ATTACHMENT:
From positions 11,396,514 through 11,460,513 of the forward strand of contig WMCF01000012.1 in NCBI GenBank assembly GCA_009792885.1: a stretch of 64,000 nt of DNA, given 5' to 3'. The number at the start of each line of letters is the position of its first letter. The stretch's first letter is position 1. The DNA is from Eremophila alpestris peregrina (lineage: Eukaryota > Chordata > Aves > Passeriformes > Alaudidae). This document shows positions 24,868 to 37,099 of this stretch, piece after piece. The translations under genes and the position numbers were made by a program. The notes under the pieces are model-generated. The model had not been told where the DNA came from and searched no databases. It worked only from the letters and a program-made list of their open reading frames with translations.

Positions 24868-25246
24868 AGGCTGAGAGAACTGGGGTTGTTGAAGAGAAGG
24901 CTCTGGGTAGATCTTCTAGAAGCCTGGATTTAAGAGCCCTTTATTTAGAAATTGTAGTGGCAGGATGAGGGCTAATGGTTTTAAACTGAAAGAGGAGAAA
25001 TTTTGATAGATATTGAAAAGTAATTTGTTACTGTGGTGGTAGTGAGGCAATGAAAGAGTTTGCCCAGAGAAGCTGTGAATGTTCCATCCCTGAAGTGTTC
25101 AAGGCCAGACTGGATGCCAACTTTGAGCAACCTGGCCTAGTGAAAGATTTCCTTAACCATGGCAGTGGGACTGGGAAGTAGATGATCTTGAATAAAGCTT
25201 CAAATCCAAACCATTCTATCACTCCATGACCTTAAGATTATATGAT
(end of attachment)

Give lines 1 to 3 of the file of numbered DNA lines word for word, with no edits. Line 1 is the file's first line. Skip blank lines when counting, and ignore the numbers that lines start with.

From positions 11,396,514 through 11,460,513 of the forward strand of contig WMCF01000012.1 in NCBI GenBank assembly GCA_009792885.1: a stretch of 64,000 nt of DNA, given 5' to 3'. The number at the start of each line of letters is the position of its first letter. The stretch's first letter is position 1. The DNA is from Eremophila alpestris peregrina (lineage: Eukaryota > Chordata > Aves > Passeriformes > Alaudidae). This document shows positions 24,868 to 37,099 of this stretch, piece after piece. The translations under genes and the position numbers were made by a program. The notes under the pieces are model-generated. The model had not been told where the DNA came from and searched no databases. It worked only from the letters and a program-made list of their open reading frames with translations.

Positions 24868-25246
24868 AGGCTGAGAGAACTGGGGTTGTTGAAGAGAAGG